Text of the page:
Last week one of my colleagues saw my ring and asked if I was married. With a proud beaming smile I said “YES I am married”. This was just loud enough for a few people to hear, because like most cases I when have been asked, a story of how we met would ensue and then the oohs and aaahs of a lovely friendship, all the while keep mentioning “my wife is…” and I describe her. That was the plan. But it wend totally different when she said “Well you must be stupid to have gotten married!”… this confused me. To try and redeem the situation, I told her ”we have been married for five years and going strong” and she says, “Only five? I’ve been married twenty five years and I just want to kick my husband out”, the lady next to her chimed in and said “My parents were married thirty eight years then my dad cheated on my mum”… you can guess the direction the conversation went when a bunch of single mothers who had been cheated on began to contribute. I went home feeling bad that I couldn’t get my colleagues to believe in love again by the end of the lunch time tete-a-tete. It got me wondering, “How can someone have so much bile against the person that they fell in love with?”
In my opinion, men and women alike are romantic. We experience things that we never knew when we meet the one of our dreams. Dating and early years of marriage come with a form of bliss where you are smothered in good things from your spouse, causing you to muse over things about them that impress you. These are all stored up in a special corner of your heart let’s call it the Appreciation Room. These things that cause pleasant musings could be “great cook”, “best friend”, “killer smile”, “great kisser, “well groomed”… these traits of your spouse are plastered in headlines all over the walls in the room. And when you lie on your bed or in the grass some place, it makes sense why you chose them. You are sold.
Not too far from this corner of your heart, is another place. Quite different from the Appreciation Room, this room is dark, the Depreciation Room. It has plastered in capital letters, hurtful words uttered by your spouse, poor decisions and their consequences that you have had to deal with and bad habits. These things are placed there by unmet expectations that you have had of your spouse. Many times we find ourselves going to this room when angry or upset. We end up seething over the next response we will give, we re-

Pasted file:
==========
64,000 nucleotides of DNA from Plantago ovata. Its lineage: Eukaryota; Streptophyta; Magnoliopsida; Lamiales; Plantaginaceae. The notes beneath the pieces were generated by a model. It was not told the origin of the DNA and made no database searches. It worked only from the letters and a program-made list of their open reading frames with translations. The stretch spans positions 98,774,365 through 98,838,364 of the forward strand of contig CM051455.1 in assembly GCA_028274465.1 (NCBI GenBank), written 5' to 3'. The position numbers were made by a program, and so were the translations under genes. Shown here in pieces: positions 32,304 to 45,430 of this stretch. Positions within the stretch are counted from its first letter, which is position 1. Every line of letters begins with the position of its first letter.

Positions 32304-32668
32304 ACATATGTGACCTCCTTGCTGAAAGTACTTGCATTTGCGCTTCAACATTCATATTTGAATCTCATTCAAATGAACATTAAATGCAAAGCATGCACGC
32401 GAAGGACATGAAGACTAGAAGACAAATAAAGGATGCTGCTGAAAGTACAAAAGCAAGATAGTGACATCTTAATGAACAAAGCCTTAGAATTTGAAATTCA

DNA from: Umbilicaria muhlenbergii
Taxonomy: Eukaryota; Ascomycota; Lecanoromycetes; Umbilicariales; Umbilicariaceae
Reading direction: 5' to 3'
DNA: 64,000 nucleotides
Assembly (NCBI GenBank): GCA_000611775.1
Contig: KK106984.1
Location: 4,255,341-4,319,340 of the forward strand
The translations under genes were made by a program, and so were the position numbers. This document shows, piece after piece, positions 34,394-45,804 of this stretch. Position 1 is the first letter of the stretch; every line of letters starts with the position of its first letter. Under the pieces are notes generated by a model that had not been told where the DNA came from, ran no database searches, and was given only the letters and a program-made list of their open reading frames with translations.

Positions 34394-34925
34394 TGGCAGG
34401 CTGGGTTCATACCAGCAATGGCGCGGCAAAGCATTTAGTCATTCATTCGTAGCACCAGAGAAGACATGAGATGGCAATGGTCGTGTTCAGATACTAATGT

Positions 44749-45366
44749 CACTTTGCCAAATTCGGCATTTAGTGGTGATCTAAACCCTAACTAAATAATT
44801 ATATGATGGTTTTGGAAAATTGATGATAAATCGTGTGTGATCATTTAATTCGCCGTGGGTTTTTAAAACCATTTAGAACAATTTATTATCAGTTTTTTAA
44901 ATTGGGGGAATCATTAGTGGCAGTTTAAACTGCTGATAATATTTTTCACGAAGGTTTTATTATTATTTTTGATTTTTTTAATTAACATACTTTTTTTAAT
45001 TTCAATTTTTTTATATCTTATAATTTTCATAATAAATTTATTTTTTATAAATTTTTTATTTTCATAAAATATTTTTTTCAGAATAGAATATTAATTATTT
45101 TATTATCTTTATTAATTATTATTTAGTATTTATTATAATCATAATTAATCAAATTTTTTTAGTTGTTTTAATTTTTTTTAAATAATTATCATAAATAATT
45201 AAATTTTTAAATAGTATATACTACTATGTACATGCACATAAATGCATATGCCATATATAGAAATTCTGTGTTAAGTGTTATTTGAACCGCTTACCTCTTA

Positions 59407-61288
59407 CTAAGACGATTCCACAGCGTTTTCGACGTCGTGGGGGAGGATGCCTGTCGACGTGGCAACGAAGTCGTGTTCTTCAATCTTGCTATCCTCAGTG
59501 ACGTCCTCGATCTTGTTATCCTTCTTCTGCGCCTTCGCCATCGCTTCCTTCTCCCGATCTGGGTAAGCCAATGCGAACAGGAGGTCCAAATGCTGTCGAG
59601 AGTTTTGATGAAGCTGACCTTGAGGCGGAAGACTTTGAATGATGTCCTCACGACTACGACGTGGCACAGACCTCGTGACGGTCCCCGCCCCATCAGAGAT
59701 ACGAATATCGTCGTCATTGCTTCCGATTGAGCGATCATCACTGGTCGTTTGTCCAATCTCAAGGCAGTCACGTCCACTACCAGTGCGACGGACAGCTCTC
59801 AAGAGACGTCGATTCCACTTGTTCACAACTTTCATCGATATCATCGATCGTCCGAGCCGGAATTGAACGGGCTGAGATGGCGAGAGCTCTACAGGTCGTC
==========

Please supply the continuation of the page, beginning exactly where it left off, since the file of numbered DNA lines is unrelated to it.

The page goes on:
live arguments, re-visit pain and hurt, this begins a path of resentment and hate. We forget the Appreciation Room, we forget that our spouse has the good traits too. And with time our image of them is distorted. You begin to hear lines like “you’ve changed” “youre not the (wo)man I met so many years/months ago”. And with time this resentment that we have of our spouse will settle and cause a separation.
“Love believes the best”
The good things about your spouse are the reason you fell in love in the first place. This aspect of love, acknowledges that our spouse has faults but chooses not to dwell on them. Here, rather than magnifying the faults of our spouse, love dwells in the appreciation room, and reminds us of the good things of our spouse. Love allows us to believe the best in them. whereas the faults of or spouse are true, we must not dwell on them. The Depreciation Room is a window for us to know how best to pray for our spouse.
“[Love] believes all things, hopes all things – 1 Corinthians 13:7”
THIS WEEKS DARE: Get two sheets of paper and a pen. On one sheet list the positive attributes of your spouse, things you like about them etc. Do the same with the negative things on the second sheet. Store these somewhere secret for a later dare. At random points during the week, pick an item from the positive list and thank your spouse for that aspect about them.
Reflective questions: When you look at the lists, which one is longer? Are they the same length? What does this say about your thoughts towards your spouse?